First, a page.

Workers disinfect a public area in Fengtai District, Beijing, on July 4 (XINHUA)
Mass nucleic acid tests are a good way to identify asymptomatic cases. Beijing built temporary sample collecting points in communities and inflatable laboratories and implemented 24-hour testing in shifts and batches, thereby increasing its daily testing capability by five times, from 100,000 samples in mid-June to 500,000 in early July.
Beijing can test more samples per day if it uses five-in-one batch testing, that is, testing five samples in one go. If the result is positive, the samples will be tested again to identify the infected cases. It can be used for residents living in low-risk areas who have no close contact with confirmed cases and haven't been to medium- or high-risk areas.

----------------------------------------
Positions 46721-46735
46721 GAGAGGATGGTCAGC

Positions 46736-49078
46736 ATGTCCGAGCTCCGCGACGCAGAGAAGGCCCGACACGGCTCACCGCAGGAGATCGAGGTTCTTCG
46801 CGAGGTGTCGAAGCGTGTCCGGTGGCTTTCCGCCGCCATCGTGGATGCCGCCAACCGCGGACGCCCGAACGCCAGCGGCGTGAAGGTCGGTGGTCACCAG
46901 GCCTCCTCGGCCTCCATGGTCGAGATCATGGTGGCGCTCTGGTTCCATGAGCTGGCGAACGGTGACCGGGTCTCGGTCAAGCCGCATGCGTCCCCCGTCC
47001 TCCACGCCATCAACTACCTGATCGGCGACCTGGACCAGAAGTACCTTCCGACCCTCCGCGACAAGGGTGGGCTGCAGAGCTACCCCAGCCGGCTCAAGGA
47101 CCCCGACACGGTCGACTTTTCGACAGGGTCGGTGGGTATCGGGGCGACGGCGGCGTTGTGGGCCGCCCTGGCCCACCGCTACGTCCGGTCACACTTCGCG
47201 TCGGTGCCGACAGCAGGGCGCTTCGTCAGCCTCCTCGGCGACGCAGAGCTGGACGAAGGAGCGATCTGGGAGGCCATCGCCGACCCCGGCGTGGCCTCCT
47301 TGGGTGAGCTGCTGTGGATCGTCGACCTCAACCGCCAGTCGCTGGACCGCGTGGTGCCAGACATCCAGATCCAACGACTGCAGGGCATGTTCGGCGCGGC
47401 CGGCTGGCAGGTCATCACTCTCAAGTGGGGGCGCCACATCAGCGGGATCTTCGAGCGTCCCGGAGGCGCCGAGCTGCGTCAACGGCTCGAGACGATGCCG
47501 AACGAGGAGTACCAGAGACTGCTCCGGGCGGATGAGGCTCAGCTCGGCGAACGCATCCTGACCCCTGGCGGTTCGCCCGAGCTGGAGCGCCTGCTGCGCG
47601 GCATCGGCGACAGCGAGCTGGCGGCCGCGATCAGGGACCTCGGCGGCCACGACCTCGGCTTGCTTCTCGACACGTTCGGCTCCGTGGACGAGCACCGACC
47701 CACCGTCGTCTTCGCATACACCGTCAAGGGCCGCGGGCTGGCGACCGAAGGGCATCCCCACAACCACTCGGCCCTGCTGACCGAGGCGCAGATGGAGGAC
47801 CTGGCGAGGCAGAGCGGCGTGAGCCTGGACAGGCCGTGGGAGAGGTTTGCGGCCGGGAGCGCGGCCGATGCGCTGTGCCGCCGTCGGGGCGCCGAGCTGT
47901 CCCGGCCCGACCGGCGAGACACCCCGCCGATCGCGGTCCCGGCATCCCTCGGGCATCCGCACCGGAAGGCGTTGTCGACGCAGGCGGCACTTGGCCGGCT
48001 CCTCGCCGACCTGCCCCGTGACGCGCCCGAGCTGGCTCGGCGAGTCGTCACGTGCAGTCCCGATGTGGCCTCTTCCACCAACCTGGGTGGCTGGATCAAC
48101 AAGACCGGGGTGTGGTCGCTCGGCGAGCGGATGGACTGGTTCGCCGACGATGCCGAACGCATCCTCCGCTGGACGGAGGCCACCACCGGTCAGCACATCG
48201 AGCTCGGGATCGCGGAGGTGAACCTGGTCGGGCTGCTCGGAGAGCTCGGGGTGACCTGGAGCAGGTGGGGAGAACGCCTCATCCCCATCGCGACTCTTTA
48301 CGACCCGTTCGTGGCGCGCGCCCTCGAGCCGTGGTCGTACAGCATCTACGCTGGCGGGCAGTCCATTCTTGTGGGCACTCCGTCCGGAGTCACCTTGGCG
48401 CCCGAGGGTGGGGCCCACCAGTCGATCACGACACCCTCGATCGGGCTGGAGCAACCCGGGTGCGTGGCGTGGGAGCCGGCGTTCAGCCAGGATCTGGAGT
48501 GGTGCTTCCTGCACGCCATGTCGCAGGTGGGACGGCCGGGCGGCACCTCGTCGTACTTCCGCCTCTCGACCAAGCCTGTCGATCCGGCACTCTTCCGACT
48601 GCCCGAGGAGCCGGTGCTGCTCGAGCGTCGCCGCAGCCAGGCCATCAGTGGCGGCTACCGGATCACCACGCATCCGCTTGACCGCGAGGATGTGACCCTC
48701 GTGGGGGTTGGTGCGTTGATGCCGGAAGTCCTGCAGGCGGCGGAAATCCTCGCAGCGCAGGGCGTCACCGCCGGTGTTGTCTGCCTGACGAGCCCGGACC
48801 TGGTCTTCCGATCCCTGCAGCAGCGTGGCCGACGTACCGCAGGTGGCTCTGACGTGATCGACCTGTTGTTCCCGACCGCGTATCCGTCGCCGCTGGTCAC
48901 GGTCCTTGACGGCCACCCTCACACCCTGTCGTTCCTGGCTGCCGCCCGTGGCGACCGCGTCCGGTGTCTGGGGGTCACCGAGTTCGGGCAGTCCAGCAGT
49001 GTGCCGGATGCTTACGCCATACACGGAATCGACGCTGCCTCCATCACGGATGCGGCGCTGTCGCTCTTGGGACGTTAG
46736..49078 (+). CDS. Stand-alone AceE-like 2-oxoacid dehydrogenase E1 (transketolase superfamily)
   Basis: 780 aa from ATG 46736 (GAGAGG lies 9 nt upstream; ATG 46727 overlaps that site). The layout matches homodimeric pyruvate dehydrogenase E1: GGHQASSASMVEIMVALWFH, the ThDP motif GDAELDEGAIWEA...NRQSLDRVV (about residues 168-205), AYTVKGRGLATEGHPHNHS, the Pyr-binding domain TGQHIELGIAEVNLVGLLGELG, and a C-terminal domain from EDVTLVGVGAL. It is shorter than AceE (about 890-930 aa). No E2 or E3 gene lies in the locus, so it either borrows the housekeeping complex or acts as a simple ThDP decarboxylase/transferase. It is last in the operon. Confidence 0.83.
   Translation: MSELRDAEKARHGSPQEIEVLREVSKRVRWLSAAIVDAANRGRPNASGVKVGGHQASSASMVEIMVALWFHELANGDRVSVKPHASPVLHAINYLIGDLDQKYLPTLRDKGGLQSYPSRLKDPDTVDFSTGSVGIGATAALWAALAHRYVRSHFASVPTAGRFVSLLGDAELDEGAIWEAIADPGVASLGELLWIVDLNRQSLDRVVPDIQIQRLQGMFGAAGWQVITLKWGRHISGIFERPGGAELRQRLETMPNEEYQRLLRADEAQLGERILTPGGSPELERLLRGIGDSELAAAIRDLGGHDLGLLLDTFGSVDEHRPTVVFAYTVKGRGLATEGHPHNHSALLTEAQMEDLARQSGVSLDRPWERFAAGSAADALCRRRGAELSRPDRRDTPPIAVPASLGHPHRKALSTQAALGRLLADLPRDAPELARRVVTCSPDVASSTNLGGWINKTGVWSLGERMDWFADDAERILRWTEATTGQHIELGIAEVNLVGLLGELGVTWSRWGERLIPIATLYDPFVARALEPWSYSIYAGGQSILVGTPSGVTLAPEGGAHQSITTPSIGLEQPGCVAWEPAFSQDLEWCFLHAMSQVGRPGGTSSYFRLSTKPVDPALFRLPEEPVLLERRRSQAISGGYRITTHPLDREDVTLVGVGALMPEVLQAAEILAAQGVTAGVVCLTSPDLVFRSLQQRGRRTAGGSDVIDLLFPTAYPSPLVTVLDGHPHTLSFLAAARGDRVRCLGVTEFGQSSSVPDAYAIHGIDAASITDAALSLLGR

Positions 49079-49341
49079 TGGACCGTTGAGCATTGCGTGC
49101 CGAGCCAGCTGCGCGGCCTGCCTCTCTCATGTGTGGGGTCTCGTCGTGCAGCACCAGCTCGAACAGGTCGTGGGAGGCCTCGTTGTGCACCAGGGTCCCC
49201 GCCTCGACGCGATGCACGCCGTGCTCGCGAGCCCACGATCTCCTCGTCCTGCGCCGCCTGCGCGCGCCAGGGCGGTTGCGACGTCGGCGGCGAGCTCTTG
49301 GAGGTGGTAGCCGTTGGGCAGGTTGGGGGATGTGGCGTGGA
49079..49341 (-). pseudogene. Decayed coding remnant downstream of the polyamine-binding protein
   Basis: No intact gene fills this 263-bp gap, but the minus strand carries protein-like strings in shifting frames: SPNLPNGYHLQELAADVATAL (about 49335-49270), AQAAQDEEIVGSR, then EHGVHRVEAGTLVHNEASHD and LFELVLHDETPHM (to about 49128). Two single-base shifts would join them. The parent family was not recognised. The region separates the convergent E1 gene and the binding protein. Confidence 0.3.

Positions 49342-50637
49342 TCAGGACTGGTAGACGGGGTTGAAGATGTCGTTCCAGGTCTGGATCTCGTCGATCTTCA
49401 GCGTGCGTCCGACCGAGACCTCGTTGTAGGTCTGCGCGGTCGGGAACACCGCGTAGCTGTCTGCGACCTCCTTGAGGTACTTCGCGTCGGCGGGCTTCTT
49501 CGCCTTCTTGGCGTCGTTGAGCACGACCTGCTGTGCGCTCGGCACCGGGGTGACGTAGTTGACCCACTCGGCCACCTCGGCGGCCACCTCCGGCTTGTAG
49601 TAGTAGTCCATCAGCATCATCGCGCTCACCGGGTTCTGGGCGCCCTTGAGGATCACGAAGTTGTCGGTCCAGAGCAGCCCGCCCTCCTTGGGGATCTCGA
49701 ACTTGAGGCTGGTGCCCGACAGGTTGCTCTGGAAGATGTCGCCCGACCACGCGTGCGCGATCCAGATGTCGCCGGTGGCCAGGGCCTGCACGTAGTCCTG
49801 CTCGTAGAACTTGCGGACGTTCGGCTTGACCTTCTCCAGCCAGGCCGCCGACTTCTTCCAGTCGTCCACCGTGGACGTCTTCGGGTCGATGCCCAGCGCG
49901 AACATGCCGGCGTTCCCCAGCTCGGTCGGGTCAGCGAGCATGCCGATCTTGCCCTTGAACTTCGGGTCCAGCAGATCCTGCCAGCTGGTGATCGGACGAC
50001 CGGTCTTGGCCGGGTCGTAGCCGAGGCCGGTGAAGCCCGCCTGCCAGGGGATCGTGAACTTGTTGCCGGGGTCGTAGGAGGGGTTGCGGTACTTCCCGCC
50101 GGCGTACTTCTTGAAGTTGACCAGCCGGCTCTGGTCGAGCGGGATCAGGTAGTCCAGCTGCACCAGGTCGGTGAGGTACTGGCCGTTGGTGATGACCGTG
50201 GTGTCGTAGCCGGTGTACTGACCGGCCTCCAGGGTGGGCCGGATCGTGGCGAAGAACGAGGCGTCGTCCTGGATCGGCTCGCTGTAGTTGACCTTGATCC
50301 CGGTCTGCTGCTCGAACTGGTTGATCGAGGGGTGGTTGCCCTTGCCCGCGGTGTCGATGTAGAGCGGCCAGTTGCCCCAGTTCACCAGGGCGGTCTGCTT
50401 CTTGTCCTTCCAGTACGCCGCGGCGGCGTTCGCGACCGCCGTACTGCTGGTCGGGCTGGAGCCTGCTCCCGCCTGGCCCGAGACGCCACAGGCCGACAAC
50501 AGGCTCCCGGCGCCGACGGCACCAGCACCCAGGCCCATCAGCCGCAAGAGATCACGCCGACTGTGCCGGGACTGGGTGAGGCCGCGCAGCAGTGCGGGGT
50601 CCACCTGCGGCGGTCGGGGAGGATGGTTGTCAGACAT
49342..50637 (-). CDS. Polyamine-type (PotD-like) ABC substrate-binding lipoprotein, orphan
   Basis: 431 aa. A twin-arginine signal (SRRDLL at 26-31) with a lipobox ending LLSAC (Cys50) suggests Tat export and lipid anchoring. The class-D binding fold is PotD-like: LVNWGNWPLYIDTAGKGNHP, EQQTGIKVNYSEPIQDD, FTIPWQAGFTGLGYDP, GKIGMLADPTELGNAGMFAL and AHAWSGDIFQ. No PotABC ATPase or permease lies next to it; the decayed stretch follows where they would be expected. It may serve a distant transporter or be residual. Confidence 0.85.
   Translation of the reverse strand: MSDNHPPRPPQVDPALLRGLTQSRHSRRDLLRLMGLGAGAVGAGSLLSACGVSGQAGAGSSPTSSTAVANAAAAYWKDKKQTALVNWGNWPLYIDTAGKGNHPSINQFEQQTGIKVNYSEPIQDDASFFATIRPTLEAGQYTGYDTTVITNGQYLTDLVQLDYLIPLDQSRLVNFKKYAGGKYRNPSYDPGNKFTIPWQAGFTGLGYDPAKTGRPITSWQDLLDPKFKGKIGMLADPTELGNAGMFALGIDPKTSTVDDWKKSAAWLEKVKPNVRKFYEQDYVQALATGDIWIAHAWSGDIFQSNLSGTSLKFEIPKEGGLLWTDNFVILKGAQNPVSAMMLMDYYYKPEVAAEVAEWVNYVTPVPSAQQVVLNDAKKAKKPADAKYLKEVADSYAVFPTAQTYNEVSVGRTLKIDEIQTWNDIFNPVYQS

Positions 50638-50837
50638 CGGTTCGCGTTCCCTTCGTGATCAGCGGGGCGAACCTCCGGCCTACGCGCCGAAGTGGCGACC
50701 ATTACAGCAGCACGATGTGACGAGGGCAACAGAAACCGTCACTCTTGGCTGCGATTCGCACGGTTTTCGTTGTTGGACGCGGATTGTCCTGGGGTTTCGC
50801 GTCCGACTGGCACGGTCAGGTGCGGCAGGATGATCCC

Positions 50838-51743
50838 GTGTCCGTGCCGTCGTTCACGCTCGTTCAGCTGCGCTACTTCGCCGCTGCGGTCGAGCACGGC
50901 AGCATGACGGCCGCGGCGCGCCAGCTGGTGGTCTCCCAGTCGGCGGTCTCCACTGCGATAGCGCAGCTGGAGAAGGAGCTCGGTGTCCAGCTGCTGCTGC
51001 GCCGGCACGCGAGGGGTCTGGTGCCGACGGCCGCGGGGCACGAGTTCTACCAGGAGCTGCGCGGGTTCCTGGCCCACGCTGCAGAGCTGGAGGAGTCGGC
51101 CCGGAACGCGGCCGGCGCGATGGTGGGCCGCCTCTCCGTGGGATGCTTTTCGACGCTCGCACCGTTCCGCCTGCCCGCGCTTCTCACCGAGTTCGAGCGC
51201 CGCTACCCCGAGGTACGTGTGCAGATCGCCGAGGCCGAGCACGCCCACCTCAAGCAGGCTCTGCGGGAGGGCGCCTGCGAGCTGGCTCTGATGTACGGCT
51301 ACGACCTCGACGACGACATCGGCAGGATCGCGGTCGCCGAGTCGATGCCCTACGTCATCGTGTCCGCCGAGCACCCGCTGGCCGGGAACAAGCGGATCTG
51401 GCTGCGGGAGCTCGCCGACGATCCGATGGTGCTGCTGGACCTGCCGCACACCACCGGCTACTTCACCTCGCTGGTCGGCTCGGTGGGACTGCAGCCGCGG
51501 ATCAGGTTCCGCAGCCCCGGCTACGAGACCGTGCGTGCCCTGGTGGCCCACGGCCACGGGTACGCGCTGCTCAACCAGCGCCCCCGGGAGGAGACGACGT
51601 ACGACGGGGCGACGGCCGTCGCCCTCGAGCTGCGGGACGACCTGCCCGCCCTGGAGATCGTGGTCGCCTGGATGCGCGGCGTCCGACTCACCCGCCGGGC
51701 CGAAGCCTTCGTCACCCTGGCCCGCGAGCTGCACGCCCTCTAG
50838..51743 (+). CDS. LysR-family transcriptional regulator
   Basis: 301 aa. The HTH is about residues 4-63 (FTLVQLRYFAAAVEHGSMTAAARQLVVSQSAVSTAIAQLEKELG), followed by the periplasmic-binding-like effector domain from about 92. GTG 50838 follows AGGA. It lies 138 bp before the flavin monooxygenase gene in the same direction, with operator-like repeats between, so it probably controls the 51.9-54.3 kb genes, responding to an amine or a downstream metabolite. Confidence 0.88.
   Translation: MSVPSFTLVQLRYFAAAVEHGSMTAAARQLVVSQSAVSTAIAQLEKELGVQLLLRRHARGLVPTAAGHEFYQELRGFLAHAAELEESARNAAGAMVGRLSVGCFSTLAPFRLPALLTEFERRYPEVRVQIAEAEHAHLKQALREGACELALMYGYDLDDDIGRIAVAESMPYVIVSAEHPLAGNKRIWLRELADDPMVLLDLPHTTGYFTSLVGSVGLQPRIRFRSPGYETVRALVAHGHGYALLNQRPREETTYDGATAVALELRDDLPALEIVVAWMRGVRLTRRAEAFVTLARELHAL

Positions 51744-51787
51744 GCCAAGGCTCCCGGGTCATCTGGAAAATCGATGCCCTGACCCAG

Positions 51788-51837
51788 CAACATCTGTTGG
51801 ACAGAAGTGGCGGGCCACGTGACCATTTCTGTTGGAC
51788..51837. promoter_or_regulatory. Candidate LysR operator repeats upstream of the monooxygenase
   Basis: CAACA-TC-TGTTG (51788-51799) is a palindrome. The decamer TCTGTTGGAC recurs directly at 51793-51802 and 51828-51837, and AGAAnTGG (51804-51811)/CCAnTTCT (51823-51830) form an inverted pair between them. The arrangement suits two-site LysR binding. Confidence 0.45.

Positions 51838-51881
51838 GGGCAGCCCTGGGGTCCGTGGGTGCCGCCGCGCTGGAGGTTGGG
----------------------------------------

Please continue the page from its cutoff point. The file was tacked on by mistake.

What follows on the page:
On June 23, Beijing's first inflatable laboratory, Huoyan, or Eagle Eye, was erected at the Daxing District Sport Center, 7.5 km south of Xinfadi. It runs 24 hours in three shifts, testing 30,000 samples per day. The lab uses seven mechanical arms to extract nucleic acid. A mechanical arm can extract 96 samples at once, much faster than human efforts. "The lab, built with a modular layout, has space for further customized upgrading," Liu Xin, head of the lab, told Beijing Evening News.
In addition, over 400 nucleic acid test staff arrived from 12 provinces and municipalities in late June to aid tests in the capital. Wang Shichan, a staff with the Clinical Laboratory of Zhongnan Hospital of Wuhan University, volunteered for the mass tests in Beijing. "When Wuhan was hit by the virus, medical teams from all around the country came to help us. Now that the demand for nucleic acid testing is increasing in Beijing, we should immediately offer to help," she told Beijing-based Bingdian Weekly.
In less than one month, more than 11 million Beijing residents underwent nucleic acid tests. Mutambirwa is one of them. A sample collecting point was set up near her company on July 3. "The test was not mandatory, as I am from a low-risk community. I took part because as a parent living in Beijing, whose work sometimes involves working in the field, I felt it necessary," she said.